the way tomorrow
Rose van Son
This is a powerful haiku that resonates deeply. It’s said that time waits for no one and the passing of all things is the one thing we can be sure of in life. The mystery the poet has given us about a tomorrow that never comes resonates strongly with the painting of the pocket watch. Time is always passing, and so do we eventually. Nothing brings this home more than when a loved one passes. So much to reflect on here, and I’m grateful to the poet for an opportunity to do just that.
the soldier occupies
two different places
The jarring nature of four capital letters in the opening line and their meaning of Post Traumatic Stress Syndrome make this a poem not to be trivialised, but thought about deeply. Who can know what a soldier goes through unless they have had a similar experience? The last line gives us a riddle or mystery that invites the reader to explore. The link to the watch is cleverly set up with the occupying of different places.
Continue reading “AHS Winter Solstice 2019 Haiga Kukai: Non-Seasonal Results with Comments by Judge Ron Moss”
white with snow
This is a delightful moment and connects beautifully to the painting. The association between grandpa’s belly and the snowman is wonderful, and we are filled with a feeling of family and good times. Like any good haiga there’s a strong interplay between the image and the haiku and we can see many connections here. The love and warmth of a grandpa, and the much-loved figure of a snowman, leaves us with a smile and a feeling of playfulness. In a few short lines the writer has given us so much to feel, and the memories of childhood, and sometimes-adult games, come flooding back.
looking both ways first
i eat the snowmans nose
What fun! What a devious but totally delightful moment. We have this very funny situation with a clever juxtaposition to the winter doldrums. What could be more life-fulfilling, than to bust out with humour to bring us out of the winter blues? The poet is mischievous and don’t we love him for it – the spirit of the snowman might have something to say about losing his juicy carrot nose, but we are all the richer for the fun of it all.
Continue reading “Australian Haiku Society Winter Solstice 2019 Haiga Kukai: Seasonal Results with Comments by Judge Ron Moss”
a guard’s boot
crushes the wildflower
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As part of the Melbourne Spoken Word Festival, Myron Lysenko will be leading a haiku workshop on Sunday 14th July.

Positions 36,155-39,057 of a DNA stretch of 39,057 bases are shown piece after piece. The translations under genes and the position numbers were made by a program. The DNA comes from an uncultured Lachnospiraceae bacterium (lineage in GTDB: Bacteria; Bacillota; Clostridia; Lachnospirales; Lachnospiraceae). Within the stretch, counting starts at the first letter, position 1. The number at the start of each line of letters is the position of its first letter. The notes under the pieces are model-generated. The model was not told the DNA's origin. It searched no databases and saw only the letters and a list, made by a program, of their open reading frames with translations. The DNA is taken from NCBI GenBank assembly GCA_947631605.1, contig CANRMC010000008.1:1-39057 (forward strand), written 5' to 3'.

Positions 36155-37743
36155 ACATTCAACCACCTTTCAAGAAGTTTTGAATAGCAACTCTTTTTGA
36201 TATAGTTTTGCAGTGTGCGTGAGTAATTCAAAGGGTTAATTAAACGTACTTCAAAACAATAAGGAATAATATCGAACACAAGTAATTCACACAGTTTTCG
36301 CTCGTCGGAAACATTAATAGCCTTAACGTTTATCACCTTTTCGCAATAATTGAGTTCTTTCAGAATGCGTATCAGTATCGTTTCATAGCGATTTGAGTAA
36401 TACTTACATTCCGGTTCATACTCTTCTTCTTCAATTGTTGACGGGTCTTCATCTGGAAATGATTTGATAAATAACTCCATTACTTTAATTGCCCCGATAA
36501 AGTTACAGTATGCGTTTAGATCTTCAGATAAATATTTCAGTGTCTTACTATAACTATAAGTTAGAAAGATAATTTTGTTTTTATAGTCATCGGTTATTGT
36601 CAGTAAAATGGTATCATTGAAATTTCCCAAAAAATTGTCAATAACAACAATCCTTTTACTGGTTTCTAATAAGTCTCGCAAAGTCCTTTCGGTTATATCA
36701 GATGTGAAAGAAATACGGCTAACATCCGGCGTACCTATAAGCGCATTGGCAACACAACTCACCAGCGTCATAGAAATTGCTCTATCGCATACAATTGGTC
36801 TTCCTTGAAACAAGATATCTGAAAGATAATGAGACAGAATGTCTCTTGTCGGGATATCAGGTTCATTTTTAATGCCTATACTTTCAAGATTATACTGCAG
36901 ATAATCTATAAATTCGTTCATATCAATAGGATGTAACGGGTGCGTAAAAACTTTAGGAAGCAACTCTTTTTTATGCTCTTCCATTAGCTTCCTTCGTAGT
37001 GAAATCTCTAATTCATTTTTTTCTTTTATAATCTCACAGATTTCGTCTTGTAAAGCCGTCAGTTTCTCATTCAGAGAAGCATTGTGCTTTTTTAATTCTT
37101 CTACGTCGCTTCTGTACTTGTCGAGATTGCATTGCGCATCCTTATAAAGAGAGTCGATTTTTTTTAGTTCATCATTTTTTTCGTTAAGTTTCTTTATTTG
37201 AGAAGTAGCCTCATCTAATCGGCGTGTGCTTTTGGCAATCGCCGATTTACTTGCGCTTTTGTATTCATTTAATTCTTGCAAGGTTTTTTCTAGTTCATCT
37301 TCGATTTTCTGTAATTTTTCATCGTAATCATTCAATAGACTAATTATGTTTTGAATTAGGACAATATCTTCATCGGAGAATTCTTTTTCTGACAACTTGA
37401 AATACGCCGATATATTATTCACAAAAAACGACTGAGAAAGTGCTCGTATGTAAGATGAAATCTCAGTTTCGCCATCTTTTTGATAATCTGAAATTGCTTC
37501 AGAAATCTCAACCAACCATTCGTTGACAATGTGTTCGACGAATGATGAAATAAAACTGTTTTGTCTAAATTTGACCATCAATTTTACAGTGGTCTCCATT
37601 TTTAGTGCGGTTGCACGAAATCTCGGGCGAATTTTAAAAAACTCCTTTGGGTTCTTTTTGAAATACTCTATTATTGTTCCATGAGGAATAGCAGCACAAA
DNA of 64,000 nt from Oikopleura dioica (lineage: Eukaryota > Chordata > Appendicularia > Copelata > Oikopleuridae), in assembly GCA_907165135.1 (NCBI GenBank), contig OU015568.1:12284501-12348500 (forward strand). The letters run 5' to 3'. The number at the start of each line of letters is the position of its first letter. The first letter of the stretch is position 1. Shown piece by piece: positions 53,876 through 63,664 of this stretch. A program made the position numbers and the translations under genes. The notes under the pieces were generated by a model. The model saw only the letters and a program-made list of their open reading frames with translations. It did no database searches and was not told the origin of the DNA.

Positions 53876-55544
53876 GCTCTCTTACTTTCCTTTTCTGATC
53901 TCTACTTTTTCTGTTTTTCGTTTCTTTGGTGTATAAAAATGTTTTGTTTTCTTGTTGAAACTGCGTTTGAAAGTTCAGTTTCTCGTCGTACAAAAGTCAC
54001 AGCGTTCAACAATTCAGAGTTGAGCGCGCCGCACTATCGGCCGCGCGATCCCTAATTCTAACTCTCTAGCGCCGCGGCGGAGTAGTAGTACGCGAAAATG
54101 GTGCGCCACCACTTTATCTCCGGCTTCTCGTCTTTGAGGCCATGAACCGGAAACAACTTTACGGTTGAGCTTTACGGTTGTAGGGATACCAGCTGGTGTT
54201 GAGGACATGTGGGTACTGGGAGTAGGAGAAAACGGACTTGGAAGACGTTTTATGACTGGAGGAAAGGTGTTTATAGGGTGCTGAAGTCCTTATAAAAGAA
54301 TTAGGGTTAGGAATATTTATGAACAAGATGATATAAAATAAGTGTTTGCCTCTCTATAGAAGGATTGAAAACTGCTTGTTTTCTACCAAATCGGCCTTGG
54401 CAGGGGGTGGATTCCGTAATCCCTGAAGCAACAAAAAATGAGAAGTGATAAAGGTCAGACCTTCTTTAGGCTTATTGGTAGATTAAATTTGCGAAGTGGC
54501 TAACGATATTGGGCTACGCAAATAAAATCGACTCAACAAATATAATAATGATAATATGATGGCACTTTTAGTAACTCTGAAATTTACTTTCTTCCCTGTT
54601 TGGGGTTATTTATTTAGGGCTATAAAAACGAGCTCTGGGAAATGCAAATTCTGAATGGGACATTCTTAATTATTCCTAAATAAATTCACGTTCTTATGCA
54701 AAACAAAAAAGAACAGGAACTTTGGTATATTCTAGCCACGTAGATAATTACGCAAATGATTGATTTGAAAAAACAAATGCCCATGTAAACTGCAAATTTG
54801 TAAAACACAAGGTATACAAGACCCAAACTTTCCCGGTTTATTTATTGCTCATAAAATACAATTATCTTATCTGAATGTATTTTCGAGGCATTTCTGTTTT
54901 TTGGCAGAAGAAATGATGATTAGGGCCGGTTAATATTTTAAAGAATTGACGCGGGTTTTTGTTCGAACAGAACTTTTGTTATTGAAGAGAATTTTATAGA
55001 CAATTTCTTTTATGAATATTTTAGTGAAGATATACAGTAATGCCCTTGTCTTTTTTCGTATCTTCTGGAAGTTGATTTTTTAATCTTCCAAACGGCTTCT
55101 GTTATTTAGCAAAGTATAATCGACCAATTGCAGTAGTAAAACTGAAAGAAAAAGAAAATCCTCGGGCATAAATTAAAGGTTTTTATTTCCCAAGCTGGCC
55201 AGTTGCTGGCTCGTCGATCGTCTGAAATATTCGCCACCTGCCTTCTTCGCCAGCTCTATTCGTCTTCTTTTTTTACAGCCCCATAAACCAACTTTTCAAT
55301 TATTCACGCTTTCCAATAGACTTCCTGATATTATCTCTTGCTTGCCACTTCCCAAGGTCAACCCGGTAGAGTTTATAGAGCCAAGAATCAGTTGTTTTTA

Myron has been teaching contemporary haiku since the end of the twentieth century. He will show examples of haiku and will teach you how to compose haiku and how to use specific techniques to achieve this. If you are in Melbourne this weekend take the opportunity to learn more about the art and craft of contemporary haiku.
You can find more details and book for the workshop here
Myron is the Victorian regional representative for Australian Haiku Society. His haiku collection a rosebush grabs my sleeve was published by Flat Chat Press in 2005. He won an international haiku prize in Japan in 2004 – the Suruga Baika Literary Award for Haiku. His haiku have been published in many overseas and Australian haiku journals. Myron was part of RookuTroupe – a trio of haiku poets instrumental in having haiku published on Melbourne’s suburban trains in 2006. Myron conducts ginko in scenic surroundings in Victoria.
Date: 14th July, 2019
Time: 1.00 pm – 4.00 pm
Place: Siteworks: Workroom
533 Saxon Street, Brunswick, VIC
Bombora Haiku Group met in the Japanese gardens at Mt Coot-tha Botanical Gardens for their May meeting. What a treat! We all enjoyed ourselves tremendously and stayed afterwards for lunch at the Summit Restaurant. We immersed ourselves in the beauty of the Japanese gardens where everything was bright green. Misty light showers added to the atmosphere. We briefly inspected little waterfalls set amongst rocks and ferns and clipped shrubs as neat as round bald heads. Lastly, before retiring to eat, we viewed marvellous old bonsai, some of which were started back in the fifties. Continue reading “Bombora Haiku Meetings”
The July 2019 Eucalypt: a tanka journal e-Newsletter is now online, announcing our Scribble Award Winners from issue 26, and featuring Pets in Poetry tanka from readers.
Please click on the link to open the PDF file.
Editor, Eucalypt: a tanka journal
Number Eight Wire is the long-awaited Fourth New Zealand Haiku Anthology. The last anthology, the excellent The Taste of Nashi, was published a decade ago. The title Number Eight Wire is a reference from a haiku by Karen Peterson Butterworth to the New Zealand trait of innovation and resourcefulness – to be able to mend anything with number eight wire. It’s a fitting title which holds together a strong selection of 330 haiku from 70 poets which are, as the editors state in the introduction, ‘100% pure Aotearoa’, yet also universal. Continue reading “Number Eight Wire – Review by Vanessa Proctor”
the passionfruit vine
holds it together
Judith E. P. Johnson
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